Sony Offers Lower-Priced Blu-ray Disc Player

The BDP-S300 is similar to the older BDP-S1, but the price difference takes the former model closer to the mainstream market. The newer player sells for $599 and the older model $999.

Sony introduced the less-expensive model to "broaden the market," a spokesman said. "It's to make these types of products available to a wider market, versus just those looking at the higher-end pieces."

Sony, however, acknowledges that the differences between the two machines is likely to be noticed only by electronic enthusiasts, not the average consumer -- similar to how a symphony conductor might hear more at a Beethoven concert than the average listener. Sony plans to continue selling the BDP-S1.

Despite the lower price, the latest Blu-ray disc player still sells at a premium over Toshiba's $499 HD DVD disc player. HD DVD is the competing high-definition movie format that's also supported by player manufacturer NEC. Besides creator Sony, Blu-ray supporters include Hitachi and Philips. Among movie studios, Goldwyn-Mayer, 20th Century Fox, Walt Disney Pictures, and Sony are exclusively releasing DVDs in Blu-ray, while Universal Studios is distributing only in HD DVD. Warner and Paramount Pictures are the only two major studios that are releasing movies in both formats.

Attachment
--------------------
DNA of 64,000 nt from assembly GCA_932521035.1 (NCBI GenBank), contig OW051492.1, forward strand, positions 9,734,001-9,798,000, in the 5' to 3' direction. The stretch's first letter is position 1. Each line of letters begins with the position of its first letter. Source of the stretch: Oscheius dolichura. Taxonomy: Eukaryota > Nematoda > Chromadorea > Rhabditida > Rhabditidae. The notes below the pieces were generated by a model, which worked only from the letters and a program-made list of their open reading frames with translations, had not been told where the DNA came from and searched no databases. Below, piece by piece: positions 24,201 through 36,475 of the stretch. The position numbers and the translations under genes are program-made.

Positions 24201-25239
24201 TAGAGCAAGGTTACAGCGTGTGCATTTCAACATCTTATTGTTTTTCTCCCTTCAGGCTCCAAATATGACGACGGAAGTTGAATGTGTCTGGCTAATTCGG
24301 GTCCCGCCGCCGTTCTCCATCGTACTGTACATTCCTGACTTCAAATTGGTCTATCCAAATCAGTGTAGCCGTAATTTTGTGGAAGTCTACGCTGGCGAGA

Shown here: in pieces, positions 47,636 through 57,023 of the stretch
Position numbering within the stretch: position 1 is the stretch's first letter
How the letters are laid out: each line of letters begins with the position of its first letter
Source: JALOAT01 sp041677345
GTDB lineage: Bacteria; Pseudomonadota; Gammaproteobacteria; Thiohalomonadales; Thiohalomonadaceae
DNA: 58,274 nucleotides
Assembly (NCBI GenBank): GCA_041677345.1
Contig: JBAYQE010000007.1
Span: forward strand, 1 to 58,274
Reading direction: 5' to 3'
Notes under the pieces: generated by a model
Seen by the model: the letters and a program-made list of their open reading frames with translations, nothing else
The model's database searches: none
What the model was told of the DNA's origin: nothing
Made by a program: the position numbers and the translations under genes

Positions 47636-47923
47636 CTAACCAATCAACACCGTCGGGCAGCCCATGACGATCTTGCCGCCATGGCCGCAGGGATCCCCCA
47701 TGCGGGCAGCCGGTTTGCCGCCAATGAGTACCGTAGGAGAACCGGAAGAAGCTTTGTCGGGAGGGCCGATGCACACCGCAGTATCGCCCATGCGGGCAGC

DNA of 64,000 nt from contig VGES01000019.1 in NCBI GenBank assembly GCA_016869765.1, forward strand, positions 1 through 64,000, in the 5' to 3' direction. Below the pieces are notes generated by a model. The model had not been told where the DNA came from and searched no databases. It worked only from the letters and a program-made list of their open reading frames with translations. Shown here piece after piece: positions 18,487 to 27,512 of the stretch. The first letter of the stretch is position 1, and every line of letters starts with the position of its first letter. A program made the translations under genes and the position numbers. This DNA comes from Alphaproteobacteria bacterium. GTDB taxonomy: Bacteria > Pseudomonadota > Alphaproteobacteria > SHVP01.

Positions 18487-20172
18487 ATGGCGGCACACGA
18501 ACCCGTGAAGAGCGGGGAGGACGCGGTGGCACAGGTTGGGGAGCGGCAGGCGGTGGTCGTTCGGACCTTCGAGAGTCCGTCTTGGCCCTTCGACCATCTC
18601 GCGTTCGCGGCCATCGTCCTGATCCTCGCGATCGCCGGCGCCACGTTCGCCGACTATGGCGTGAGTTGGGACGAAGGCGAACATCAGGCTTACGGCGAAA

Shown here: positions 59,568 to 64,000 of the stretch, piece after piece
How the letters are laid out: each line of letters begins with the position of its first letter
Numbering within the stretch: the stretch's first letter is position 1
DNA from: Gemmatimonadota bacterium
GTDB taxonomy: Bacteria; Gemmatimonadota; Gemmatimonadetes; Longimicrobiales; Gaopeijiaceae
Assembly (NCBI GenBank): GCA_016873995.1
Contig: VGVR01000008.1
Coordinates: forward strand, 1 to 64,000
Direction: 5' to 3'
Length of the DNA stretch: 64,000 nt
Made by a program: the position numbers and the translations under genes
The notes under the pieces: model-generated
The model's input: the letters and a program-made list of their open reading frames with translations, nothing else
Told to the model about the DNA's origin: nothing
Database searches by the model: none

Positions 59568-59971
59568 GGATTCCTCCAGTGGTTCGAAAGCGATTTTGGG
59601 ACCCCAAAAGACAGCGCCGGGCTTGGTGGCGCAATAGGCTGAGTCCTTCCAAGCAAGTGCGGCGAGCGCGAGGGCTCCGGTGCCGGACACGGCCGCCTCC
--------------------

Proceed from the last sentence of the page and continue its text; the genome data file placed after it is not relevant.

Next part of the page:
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This market fragmentation has contributed to the lukewarm reception high-definition players have received in the consumer market, analysts say. In addition, even the lowest prices for the players are still much higher than regular DVD players, which are available at less than $100. Makers of high-definition players have yet to convince consumers of the value of the higher-priced machines, experts say.

Most Blu-ray discs bought today are for the Sony PlayStation 3 video game console, which includes a player. Blu-ray discs have outsold HD DVD discs primarily because Sony last year sold 1.8 million PlayStation 3s. "PS3 is out in abundance," a Sony spokesman said, "and is the predominant Blu-ray device in the market."